Selecting the Right Machine Type for the Right Job
RONIN and cloud computing represent a different way of thinking. Choosing a machine type means understanding how different selections for CPU, memory, storage, and other characteristics will affect the time to do your work. This blog post will provide some guidelines for choosing wisely.
At my old neuroimaging lab, we selected machines by asking, "How much money do we have?" and figuring out the most compute/memory/storage we could get for that sum to run the most difficult applications we had. Then we kept the computer for years and years until people laughed at it because it looked like something out of an 80's revival TV series and then finally everyone forgot how to log into it.
RONIN and cloud computing represent a different way of thinking. On RONIN, you ask "What's the cheapest way to get this result? And when do I need it?" Then you figure out the right machine to get the job done at a cost and timeframe that fits within your compute budget (Figure 1). This is great because you will never find yourself falling behind because you have outdated computer hardware and software. But choice means understanding how different selections for CPU, memory, storage, and other characteristics will affect the time to do your work. This blog post will provide some guidelines for choosing wisely.
When you choose a machine type, you are typically choosing a virtual machine. This means that when you stop and restart it (a reboot is not enough — we're talking about the stop button), it will appear on different physical hardware. This is a great trick if your machine acts weird; sometimes a stop/restart will correct things. But it also means that at any time you can stop a machine, change the machine type to one with more memory or a different CPU, and start it again. There are some limits to this; the software will need to be compatible with the new hardware. However, if you realize after you begin that you need something different it is easy to change.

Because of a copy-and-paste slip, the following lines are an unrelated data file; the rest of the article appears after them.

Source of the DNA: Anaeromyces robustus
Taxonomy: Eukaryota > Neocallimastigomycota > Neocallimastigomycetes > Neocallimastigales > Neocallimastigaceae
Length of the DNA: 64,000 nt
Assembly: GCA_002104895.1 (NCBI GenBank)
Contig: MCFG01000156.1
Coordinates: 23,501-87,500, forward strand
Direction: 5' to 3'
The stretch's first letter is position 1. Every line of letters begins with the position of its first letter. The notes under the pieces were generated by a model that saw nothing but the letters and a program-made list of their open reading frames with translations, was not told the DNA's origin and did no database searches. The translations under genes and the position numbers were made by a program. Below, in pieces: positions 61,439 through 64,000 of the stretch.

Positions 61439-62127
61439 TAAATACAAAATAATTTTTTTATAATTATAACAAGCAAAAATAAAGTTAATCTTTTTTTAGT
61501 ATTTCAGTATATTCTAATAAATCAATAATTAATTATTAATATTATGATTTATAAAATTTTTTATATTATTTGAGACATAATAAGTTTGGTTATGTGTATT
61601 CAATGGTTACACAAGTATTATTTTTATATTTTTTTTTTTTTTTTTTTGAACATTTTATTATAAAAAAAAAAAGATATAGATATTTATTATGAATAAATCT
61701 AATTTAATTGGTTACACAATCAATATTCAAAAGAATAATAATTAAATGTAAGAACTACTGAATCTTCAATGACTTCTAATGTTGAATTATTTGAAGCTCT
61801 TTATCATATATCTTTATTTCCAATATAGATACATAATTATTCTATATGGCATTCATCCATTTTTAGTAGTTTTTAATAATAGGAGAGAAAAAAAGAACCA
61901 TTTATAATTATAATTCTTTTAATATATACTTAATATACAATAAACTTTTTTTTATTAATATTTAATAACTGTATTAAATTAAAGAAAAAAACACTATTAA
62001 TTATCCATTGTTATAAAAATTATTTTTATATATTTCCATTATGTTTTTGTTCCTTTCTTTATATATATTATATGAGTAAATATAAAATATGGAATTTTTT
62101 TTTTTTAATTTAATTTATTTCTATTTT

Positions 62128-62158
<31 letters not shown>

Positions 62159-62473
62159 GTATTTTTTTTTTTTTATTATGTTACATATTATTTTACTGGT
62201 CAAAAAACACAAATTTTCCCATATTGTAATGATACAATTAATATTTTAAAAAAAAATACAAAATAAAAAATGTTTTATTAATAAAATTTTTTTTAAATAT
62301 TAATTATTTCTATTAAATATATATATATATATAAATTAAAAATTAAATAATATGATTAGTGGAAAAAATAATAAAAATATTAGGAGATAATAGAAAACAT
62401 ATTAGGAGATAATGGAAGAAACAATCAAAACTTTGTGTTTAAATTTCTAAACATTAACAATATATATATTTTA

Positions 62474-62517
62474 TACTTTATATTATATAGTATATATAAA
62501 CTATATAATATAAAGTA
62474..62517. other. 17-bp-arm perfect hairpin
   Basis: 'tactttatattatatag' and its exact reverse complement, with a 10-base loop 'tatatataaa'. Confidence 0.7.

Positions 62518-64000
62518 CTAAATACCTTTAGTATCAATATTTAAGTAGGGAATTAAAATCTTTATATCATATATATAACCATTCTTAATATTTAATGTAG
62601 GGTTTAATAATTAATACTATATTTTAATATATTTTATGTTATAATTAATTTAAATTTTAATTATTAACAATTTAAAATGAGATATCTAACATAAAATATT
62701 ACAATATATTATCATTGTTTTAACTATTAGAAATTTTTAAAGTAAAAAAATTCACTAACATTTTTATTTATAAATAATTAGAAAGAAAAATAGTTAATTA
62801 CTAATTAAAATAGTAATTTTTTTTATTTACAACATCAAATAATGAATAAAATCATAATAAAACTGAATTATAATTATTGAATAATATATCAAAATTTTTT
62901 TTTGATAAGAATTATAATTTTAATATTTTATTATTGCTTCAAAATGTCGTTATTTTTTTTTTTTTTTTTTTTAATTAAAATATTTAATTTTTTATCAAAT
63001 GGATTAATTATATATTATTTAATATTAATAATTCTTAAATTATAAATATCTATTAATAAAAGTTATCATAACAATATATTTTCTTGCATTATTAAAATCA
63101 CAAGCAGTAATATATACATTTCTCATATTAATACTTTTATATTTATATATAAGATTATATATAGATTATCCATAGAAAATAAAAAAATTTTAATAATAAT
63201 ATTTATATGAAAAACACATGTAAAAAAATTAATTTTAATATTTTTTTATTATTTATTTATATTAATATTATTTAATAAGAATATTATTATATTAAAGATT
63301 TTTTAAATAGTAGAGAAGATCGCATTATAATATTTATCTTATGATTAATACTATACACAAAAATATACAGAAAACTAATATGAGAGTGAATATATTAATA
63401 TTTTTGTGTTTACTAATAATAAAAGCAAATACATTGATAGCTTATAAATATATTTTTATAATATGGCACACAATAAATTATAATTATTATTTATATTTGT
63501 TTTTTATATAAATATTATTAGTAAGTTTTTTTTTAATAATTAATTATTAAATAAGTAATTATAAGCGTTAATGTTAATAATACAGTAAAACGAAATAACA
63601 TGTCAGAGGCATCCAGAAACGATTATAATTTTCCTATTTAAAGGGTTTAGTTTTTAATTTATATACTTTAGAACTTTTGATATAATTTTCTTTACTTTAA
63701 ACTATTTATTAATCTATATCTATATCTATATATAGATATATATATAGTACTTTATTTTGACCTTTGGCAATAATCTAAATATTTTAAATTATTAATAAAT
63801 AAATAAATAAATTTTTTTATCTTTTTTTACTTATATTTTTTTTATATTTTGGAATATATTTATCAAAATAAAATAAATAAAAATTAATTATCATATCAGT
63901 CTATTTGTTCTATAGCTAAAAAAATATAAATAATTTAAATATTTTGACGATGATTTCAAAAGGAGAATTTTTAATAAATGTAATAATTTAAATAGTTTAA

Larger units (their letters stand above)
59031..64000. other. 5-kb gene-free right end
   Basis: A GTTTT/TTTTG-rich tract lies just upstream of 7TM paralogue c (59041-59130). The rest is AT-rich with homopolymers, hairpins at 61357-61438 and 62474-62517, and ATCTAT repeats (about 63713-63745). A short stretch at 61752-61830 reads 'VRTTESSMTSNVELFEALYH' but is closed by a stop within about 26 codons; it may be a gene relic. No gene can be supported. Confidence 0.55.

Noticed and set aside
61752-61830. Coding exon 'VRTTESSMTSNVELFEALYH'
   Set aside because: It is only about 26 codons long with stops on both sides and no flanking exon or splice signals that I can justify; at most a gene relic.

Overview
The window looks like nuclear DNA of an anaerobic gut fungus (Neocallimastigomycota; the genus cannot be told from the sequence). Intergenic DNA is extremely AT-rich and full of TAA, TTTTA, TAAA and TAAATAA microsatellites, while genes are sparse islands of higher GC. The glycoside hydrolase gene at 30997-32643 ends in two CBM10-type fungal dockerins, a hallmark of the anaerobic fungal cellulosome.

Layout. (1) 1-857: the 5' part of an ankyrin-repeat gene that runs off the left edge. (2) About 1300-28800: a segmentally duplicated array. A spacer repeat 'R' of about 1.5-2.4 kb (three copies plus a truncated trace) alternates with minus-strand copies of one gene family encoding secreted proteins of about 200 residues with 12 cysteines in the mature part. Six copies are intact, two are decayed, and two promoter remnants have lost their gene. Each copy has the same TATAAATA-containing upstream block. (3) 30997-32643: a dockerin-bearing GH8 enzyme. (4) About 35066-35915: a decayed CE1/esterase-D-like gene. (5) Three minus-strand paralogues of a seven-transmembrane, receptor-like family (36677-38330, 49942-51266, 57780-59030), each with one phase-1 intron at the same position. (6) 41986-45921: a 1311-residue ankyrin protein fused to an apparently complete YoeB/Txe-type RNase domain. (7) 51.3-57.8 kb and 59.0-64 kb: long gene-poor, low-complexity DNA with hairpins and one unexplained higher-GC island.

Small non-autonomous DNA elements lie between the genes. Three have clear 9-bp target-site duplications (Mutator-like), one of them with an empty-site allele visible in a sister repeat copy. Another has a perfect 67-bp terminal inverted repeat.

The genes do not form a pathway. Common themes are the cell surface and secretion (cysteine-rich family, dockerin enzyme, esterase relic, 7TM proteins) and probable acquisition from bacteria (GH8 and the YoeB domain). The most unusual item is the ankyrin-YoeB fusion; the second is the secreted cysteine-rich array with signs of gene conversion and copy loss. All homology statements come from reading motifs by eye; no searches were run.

The first thing to consider is how you will use the machine. Will you be editing some code? Installing software by downloading precompiled packages? Installing software by compiling for hours? Running an application for hours or days? Does it require a lot of memory? A GPU? Is your speed limited by reading/writing a lot of data? Is your code able to take advantage of multiple cores? If you are running an application and are not sure about the resources that your code requires, you can run it on a fairly capable machine at the same time that you run a CPU monitor such as
htop or a program such as Netdata. You will want to keep an eye on how many cores it uses, how efficiently it uses them, and how much memory you use. In some cases, disk speed will be the limiting factor in your performance.
Let us call the thing (cores, GPUs, memory, disk space, disk speed) that you tend to run out of first and that prevents you from doing more work faster your "critical resource".
Great, how do I choose a machine type?
To pick a machine type (in AWS, an "instance" type) it helps to understand how the different types are named and grouped. Disclaimer: this is how I understand it and not how AWS explains it. Each machine type has a name formed as follows:
First letter: Instance family